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Saturday, November 8, 2008

GreenEarth Cleaning

GreenEarth Cleaning is a patented process for drycleaning using liquid silicone (decamethylpentacyclosiloxane, or D5), a clear, odorless, non-toxic solvent solution. D5 degrades into silica (SiO2) and trace amounts of water and carbon dioxide within days if spilled or disposed of. There are currently more than 1,200 drycleaners using D5 worldwide.


Alternatives to perchloroethylene


The standard chemical used in drycleaning is perchloroethylene (commonly called perc), a chemical that produces toxic waste, and is classified as a probable human carcinogen and Toxic Air Contaminant by the EPA.[2] There are roughly 30-35,000 dry cleaning establishments in the United States. Perchloroethylene has been the solvent of choice for drycleaners since the 1950’s (more than 80% of dry cleaners in the United States use it). Concerns about perc were first raised by the scientific community in the 1970’s, but viable alternatives did not exist until the late 1990’s. In January 2007, the California Air Resources Board passed the nation’s first statewide ban on perc, initiating a 15 year phase-out of chemicals and equipment. Massachusetts, New York and New Jersey are considering similar bans.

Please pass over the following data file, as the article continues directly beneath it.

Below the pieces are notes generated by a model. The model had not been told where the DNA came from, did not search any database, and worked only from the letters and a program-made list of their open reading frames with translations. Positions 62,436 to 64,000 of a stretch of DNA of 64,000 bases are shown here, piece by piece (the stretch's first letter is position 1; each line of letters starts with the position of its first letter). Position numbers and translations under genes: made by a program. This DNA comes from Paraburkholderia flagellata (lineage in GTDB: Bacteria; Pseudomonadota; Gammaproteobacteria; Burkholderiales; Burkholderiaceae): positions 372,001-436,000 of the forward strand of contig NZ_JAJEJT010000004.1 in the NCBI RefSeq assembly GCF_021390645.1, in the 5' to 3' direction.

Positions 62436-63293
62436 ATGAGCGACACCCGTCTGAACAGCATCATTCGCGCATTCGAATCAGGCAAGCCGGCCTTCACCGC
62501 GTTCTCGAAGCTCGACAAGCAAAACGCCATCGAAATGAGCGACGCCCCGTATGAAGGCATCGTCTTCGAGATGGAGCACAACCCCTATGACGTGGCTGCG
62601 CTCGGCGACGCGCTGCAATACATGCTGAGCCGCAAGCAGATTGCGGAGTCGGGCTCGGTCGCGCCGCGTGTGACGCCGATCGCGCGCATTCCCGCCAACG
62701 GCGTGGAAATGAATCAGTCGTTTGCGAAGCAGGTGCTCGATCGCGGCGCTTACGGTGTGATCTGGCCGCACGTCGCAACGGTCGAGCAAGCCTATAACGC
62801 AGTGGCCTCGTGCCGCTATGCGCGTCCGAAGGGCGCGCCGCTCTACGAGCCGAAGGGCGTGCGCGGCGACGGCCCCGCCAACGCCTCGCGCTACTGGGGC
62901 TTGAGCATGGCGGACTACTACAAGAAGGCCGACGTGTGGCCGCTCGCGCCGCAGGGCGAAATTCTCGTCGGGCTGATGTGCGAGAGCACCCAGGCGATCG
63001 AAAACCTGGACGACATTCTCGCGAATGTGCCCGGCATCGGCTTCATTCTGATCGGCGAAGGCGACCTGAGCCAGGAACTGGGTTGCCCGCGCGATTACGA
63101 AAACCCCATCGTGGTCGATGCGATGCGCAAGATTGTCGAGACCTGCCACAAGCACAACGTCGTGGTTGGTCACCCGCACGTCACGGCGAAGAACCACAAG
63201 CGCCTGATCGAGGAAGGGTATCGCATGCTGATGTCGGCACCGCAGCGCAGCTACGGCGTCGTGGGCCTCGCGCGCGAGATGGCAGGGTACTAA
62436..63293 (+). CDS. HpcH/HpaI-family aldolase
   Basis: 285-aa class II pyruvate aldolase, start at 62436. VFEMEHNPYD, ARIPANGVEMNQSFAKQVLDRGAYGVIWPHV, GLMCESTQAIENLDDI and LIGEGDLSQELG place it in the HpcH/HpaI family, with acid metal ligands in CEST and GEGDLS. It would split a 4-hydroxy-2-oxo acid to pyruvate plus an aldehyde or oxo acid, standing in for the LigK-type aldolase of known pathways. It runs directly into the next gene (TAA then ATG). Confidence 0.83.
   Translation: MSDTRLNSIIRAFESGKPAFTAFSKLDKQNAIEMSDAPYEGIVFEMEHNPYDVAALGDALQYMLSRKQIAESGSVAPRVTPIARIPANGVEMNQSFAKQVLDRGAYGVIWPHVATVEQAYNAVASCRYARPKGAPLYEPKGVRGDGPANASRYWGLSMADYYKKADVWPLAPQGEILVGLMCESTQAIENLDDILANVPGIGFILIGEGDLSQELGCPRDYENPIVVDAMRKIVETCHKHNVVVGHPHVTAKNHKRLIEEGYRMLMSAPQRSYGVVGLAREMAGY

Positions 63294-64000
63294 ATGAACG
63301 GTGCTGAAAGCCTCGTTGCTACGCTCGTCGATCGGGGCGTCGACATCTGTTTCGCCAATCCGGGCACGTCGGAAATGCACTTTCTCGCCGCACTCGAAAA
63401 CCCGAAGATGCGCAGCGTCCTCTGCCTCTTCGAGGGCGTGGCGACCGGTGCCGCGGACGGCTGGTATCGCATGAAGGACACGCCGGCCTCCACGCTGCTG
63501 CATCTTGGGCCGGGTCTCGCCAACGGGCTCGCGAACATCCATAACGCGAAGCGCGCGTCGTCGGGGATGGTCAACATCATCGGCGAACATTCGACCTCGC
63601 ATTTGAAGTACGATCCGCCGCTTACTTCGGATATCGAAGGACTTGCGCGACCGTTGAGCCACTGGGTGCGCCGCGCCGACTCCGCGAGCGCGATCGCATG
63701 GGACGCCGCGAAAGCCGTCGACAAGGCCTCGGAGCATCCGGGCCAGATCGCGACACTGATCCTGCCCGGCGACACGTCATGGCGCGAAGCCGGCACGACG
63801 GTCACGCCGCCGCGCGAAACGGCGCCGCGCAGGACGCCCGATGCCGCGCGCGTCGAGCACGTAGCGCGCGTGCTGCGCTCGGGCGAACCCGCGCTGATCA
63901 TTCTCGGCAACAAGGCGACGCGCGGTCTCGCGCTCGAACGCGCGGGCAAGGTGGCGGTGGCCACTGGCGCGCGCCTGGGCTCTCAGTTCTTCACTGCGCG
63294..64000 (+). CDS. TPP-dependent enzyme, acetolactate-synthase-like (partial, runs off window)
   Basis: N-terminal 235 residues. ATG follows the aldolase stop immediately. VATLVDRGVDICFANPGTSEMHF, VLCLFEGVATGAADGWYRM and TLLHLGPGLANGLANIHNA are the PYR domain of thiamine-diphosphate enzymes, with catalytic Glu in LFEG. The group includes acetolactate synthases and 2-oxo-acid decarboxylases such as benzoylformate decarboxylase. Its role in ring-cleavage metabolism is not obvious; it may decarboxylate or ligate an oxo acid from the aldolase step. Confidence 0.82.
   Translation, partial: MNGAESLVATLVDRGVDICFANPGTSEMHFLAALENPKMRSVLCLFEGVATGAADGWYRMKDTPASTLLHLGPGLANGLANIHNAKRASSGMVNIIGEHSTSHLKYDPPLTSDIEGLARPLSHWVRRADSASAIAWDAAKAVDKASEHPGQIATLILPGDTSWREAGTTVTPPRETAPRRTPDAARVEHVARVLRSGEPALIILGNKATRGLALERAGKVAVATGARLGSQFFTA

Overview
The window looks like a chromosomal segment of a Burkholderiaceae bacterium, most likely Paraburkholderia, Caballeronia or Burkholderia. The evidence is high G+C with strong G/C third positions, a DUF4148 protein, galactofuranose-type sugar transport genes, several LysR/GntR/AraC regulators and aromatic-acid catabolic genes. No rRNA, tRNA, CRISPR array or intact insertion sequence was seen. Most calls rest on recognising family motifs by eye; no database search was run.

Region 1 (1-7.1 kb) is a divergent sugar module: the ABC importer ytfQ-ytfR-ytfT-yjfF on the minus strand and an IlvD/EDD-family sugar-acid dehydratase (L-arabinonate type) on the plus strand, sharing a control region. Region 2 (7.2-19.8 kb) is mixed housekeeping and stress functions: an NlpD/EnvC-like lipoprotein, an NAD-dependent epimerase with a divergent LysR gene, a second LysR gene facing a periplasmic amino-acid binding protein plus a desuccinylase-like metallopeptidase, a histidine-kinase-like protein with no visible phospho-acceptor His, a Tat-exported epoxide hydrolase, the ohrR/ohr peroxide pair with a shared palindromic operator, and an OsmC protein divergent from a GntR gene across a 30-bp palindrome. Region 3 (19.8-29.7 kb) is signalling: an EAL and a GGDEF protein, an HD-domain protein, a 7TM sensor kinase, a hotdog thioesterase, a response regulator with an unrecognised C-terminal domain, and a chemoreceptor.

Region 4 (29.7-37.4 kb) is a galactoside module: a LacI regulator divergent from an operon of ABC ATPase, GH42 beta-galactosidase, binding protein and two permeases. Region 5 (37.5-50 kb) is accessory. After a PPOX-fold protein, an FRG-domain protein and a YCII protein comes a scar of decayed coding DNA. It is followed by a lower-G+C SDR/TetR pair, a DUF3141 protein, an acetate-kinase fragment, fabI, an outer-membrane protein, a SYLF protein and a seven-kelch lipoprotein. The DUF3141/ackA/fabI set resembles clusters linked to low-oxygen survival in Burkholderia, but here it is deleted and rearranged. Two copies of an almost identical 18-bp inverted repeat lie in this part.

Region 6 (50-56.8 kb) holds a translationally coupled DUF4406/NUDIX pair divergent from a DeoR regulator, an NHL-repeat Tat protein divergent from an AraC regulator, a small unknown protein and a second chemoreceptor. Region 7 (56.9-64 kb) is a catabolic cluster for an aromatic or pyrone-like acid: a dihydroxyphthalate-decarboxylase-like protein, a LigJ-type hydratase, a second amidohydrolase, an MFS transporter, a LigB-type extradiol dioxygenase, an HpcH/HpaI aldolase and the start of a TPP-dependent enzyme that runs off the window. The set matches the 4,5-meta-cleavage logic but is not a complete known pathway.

Hydrocarbon

Sold by Exxon-Mobil under the brand name DF-2000, is currently the primary alternative solvent to perc in use by dry cleaners. It is classified as a volatile organic compound, and it is listed by the EPA as a neurotoxin and skin and eye irritant for workers. Dry cleaning operators often market DF-2000 as an “organic” cleaning technique because, like perc and gasoline, it is a chemical that contains a chain of carbon (the scientific meaning of “organic”). Hydrocarbon solvent is popular with operators because it requires less change and capital expense.

Wet cleaning